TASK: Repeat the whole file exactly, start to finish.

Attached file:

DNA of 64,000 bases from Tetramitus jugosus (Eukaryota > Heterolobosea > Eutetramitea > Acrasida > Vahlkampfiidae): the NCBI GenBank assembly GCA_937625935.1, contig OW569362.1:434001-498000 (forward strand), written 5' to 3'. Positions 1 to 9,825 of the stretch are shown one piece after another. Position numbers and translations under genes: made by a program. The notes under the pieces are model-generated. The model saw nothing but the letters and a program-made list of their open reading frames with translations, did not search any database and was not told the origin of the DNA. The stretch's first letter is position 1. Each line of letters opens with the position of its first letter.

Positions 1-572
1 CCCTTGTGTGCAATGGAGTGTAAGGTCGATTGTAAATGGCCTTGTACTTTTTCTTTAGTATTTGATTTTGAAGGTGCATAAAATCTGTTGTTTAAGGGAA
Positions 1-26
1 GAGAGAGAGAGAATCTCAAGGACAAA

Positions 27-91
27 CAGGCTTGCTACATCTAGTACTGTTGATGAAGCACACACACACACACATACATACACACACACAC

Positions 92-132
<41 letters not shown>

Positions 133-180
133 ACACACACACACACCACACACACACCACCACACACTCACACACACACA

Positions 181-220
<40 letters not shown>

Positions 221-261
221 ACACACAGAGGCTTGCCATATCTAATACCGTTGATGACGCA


DNA of 64,000 bases from Tetramitus jugosus (Eukaryota > Heterolobosea > Eutetramitea > Acrasida > Vahlkampfiidae): the NCBI GenBank assembly GCA_937625935.1, contig OW569362.1:434001-498000 (forward strand), written 5' to 3'. Positions 1 to 9,825 of the stretch are shown one piece after another. Position numbers and translations under genes: made by a program. The notes under the pieces are model-generated. The model saw nothing but the letters and a program-made list of their open reading frames with translations, did not search any database and was not told the origin of the DNA. The stretch's first letter is position 1. Each line of letters opens with the position of its first letter.

Positions 1-572
1 CCCTTGTGTGCAATGGAGTGTAAGGTCGATTGTAAATGGCCTTGTACTTTTTCTTTAGTATTTGATTTTGAAGGTGCATAAAATCTGTTGTTTAAGGGAA
Positions 1-26
1 GAGAGAGAGAGAATCTCAAGGACAAA

Positions 27-91
27 CAGGCTTGCTACATCTAGTACTGTTGATGAAGCACACACACACACACATACATACACACACACAC

Positions 92-132
<41 letters not shown>

Positions 133-180
133 ACACACACACACACCACACACACACCACCACACACTCACACACACACA

Positions 181-220
<40 letters not shown>

Positions 221-261
221 ACACACAGAGGCTTGCCATATCTAATACCGTTGATGACGCA